Rosenthal and Heintzman report of deaths in New York Tribune

New York Tribune report on Heintzman and Rosenthal’s crash, May 30th, 1918

New York Flier Killed in Canada
Samuel Rosenthal and Lieutenant Heintzman Victims of Accident Near Toronto

DESERONTO, Ont., May 29. – Second Lieutenant T. H. Heintzman, of Toronto, was killed, and Cadet S. Rosenthal, of 28 Pinehurst Avenue, New York City, was so badly injured in an airplane accident near Rathburn aerodrome to-day that he died later.
Cadet Samuel Rosenthal was twenty-four years old and lived with his father and mother Mr. and Mrs. E. L. Rosenthal, and four sisters at the Pinehurst Avenue address. Until last December, when he went to Canada to enlist, he was in business with his father at 820 Broadway.
Rosenthal was born in Montreal, Canada. He came to New York with his parents ten years ago, but was never naturalized. As a result he was not accepted when he tried to enlist in this country, and went to Canada in order to get into the army.
He was placed in the Royal Flying Corps in January, and in letters to his parents told of at least six flights he had made alone in the last few weeks. He expected to go abroad in a short time.

Thomas Herman Heintzman signature

Thomas Herman Heintzman, a piano maker, enlisted in Toronto on November 20th, 1917. He was born in that city on July 26th, 1887, the son of Herman Heintzman and Lucy Ann (née Spink). He joined the Royal Flying Corps with the regimental number 152767. He was five feet eight inches tall. On April 24th, 1918, he was granted a temporary commission with the Royal Air Force, working as a flight instructor for the Deseronto Wing with 81 Canadian Training Squadron.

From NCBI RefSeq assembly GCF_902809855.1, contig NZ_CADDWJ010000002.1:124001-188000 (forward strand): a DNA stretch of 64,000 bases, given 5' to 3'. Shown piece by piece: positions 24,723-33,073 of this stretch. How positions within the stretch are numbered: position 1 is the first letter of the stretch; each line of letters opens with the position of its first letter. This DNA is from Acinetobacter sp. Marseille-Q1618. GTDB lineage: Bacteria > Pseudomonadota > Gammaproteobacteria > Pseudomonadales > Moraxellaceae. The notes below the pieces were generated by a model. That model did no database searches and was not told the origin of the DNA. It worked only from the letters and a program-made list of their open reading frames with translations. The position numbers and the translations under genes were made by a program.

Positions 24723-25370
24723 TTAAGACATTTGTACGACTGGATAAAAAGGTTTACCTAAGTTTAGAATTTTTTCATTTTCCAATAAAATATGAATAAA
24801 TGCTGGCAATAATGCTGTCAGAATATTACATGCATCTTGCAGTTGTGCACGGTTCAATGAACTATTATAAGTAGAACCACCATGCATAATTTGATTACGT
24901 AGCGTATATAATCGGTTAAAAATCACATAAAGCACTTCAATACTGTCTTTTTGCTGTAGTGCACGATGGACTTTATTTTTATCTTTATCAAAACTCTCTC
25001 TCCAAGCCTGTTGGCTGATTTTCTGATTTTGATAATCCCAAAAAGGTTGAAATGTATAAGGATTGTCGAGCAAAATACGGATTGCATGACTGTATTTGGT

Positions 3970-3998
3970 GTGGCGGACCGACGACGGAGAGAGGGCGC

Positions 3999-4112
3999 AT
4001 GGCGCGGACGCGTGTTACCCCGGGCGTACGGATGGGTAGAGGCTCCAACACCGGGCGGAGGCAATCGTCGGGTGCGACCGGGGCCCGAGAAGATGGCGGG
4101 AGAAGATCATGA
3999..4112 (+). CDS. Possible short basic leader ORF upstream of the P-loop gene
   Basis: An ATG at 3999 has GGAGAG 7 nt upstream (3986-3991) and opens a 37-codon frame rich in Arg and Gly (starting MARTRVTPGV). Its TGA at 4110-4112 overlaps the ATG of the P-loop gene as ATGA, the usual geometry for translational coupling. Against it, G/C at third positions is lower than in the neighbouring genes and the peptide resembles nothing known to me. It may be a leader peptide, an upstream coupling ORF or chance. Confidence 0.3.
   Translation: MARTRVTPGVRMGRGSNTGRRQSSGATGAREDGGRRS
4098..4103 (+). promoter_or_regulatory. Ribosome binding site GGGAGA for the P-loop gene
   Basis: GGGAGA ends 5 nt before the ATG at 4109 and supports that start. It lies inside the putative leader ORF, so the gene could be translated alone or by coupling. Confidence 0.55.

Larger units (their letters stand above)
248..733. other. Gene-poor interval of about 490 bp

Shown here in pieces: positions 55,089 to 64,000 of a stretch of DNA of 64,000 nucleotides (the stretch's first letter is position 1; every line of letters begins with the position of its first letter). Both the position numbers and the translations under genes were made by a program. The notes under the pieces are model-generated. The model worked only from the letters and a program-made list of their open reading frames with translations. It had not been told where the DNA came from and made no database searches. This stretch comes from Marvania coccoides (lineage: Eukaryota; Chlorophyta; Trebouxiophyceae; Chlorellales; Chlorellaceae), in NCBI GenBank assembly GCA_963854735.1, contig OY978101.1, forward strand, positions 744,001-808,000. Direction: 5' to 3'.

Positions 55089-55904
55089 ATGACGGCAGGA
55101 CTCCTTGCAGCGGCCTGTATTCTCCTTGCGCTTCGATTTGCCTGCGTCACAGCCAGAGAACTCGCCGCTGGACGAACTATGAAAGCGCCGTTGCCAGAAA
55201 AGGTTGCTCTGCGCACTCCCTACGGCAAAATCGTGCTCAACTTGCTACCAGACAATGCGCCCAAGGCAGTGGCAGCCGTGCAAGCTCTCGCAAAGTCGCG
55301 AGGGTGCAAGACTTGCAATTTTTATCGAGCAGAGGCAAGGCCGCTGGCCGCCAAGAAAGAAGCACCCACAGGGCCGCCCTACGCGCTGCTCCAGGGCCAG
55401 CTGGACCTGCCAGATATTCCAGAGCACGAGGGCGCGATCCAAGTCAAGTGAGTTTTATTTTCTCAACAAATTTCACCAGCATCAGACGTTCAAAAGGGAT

Samuel Rosenthal signature

Samuel Rosenthal had joined the Royal Flying Corps in Montreal on January 17th, 1918 and was officially appointed to the Corps in Toronto two days later. His regimental number was 154067 and he was five feet four inches tall. He was born in Montreal on November 4th, 1893, the son of Eleazer and Fanny Rosenthal.

The Royal Air Force report of the accident which killed the two men at Camp Rathbun noted:

Date of Casualty: 29.5.18
Where occurred: Canada
Type of Machine: Curtiss JN4a C635
Nature and Cause of Accident: Dropped nose on steep bank at 150ft. Machine caught fire on striking ground.
Result of Accident: Killed
Name of other Occupant of Machine: Cadet S. Rosenthal Died of Inj’s.

Lieutenant Heintzman was killed instantly. Cadet Rosenthal’s death registration tells us that he survived for four and a half hours, before dying of shock from his burns.

Heintzman was interred in Mount Pleasant Cemetery, Toronto. Rosenthal was buried in the Shaar Hashomayin Cemetery in Montreal.